What is audit risk?
Even though the audit opinion indicates no substantial misstatements in the financial reports, audit risk is the possibility that the financial statements are materially inaccurate.
Recognizing Audit Risk
An audit aims to lower audit risk to a suitable level by using sufficient evidence and proper testing. Creditors, investors, and other interested parties rely on the financial statements, so audit risk could put a certified public accounting (CPA) firm that does audit work at risk of being sued. An auditor investigates and tests the general ledger and accompanying paperwork during the audit process. The auditor asks management to suggest correcting journal entries if any inaccuracies are discovered during testing.
Following the posting of any corrections, an auditor issues a written opinion at the end of the audit stating whether or not there are any severe misstatements in the financial statements. Auditing companies carry practical malpractice insurance to control audit risk and possible legal responsibility.
Forms of Risk in Audits
The risk of a substantial misstatement and the risk of discovery are the two parts of audit risk. Consider the following scenario: a CPA company is evaluating the risk of auditing the inventory of a big sports goods business, and the store requires an audit.
The Danger of Serious Misrepresentation
The possibility that the financial reports are significantly inaccurate before the audit is carried out is known as the significant misstatement risk. The term “material” in this context refers to a sum of money that is significant enough to influence a reader of a financial statement; the precise percentage or sum of money is arbitrary. A shareholder reviewing the financial accounts may view a $100,000 error in the sports goods store’s inventory balance as a significant amount. If inadequate internal controls are thought to exist, there is an increased chance of considerable misrepresentation, which is also a risk of fraud.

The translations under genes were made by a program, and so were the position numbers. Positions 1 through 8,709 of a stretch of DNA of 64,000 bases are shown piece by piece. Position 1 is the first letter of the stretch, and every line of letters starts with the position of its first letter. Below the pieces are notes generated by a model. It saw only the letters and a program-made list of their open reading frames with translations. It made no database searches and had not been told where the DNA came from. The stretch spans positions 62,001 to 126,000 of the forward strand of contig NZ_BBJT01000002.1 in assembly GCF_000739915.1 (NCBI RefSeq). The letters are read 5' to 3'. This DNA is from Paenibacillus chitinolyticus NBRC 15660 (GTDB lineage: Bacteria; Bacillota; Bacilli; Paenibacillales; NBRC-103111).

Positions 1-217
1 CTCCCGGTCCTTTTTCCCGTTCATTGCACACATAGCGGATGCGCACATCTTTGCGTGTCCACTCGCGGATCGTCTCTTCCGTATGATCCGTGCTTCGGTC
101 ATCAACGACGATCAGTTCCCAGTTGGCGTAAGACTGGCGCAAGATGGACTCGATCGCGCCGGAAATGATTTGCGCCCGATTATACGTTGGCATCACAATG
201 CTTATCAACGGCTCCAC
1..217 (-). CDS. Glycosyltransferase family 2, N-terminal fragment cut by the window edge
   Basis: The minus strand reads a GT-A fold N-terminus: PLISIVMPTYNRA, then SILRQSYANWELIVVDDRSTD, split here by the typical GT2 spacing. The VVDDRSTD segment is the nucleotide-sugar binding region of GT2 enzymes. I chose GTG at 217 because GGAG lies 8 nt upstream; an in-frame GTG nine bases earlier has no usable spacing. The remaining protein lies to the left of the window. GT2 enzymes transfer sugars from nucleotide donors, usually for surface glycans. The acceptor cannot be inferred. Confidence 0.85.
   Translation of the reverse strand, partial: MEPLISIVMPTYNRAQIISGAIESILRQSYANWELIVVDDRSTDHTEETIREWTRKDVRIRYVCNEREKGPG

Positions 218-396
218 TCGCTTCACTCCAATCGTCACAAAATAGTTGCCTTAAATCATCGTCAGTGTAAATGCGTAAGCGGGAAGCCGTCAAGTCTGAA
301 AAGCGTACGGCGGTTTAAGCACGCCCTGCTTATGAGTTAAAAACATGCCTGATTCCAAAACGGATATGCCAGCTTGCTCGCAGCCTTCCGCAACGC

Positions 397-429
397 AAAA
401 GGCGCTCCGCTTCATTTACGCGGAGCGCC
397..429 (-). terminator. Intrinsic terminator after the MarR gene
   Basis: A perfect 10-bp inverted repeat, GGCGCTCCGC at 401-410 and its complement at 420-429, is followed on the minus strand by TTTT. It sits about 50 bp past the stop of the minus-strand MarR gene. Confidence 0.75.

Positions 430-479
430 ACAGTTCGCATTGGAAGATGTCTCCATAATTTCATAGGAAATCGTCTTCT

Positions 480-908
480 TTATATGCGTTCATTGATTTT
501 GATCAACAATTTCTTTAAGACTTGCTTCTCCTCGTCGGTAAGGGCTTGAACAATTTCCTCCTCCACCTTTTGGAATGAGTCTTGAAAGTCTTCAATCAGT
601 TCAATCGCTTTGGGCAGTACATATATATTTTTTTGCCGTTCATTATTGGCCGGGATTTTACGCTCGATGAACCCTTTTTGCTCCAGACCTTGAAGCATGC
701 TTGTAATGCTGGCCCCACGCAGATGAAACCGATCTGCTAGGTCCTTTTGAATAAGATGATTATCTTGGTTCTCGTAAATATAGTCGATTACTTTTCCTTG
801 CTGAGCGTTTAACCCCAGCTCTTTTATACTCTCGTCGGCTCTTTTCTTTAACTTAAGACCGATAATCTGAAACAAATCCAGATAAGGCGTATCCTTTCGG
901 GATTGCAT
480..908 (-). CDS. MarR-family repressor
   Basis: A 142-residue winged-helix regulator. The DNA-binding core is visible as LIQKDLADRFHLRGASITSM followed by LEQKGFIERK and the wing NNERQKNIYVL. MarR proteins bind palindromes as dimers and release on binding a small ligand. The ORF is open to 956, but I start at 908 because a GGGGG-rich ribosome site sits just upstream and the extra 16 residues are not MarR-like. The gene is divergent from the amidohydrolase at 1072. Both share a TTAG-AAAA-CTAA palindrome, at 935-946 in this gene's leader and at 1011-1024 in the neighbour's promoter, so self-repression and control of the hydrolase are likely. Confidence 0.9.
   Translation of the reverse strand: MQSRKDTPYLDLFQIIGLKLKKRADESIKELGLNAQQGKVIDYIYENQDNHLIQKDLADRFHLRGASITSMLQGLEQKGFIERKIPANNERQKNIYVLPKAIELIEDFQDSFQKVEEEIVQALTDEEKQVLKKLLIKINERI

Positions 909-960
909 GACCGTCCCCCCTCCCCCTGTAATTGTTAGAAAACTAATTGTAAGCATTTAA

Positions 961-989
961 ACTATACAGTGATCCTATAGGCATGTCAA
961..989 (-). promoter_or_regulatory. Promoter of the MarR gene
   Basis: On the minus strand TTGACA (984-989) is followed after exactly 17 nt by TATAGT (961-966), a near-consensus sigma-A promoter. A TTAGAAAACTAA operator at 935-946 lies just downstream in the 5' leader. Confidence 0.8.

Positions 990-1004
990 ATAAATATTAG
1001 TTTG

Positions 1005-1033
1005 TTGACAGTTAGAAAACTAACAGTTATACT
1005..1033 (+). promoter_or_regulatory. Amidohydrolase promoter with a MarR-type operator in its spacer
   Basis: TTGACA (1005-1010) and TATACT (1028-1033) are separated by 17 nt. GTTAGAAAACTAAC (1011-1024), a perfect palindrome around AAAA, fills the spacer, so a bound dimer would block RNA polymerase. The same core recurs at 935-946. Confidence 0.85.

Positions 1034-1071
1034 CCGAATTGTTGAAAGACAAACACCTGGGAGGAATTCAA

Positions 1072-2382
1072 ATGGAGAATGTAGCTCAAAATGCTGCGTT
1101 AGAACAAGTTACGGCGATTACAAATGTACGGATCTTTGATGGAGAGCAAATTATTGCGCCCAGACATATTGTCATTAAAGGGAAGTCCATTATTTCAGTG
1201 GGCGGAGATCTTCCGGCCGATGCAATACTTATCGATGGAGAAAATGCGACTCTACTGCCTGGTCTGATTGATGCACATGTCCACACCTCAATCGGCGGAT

The danger that a significant misrepresentation may go undiscovered by the auditor’s processes is known as the detection risk. As an illustration, an auditor must physically count the inventory and compare the results to the accounting documents. The purpose of this effort is to demonstrate that inventory exists. The detection risk is increased if the auditor’s test sample for the inventory count is too small to extrapolate to the complete inventory.
- Even though the audit opinion indicates no substantial misstatements in the financial reports, audit risk is the possibility that the financial statements are materially inaccurate.
- A certified public accounting (CPA) company conducting audit services may be legally liable for audit risk.
- Auditing companies carry practical malpractice insurance to control audit risk and possible legal responsibility.
- The risk of a substantial misstatement and the risk of discovery are the two parts of audit risk.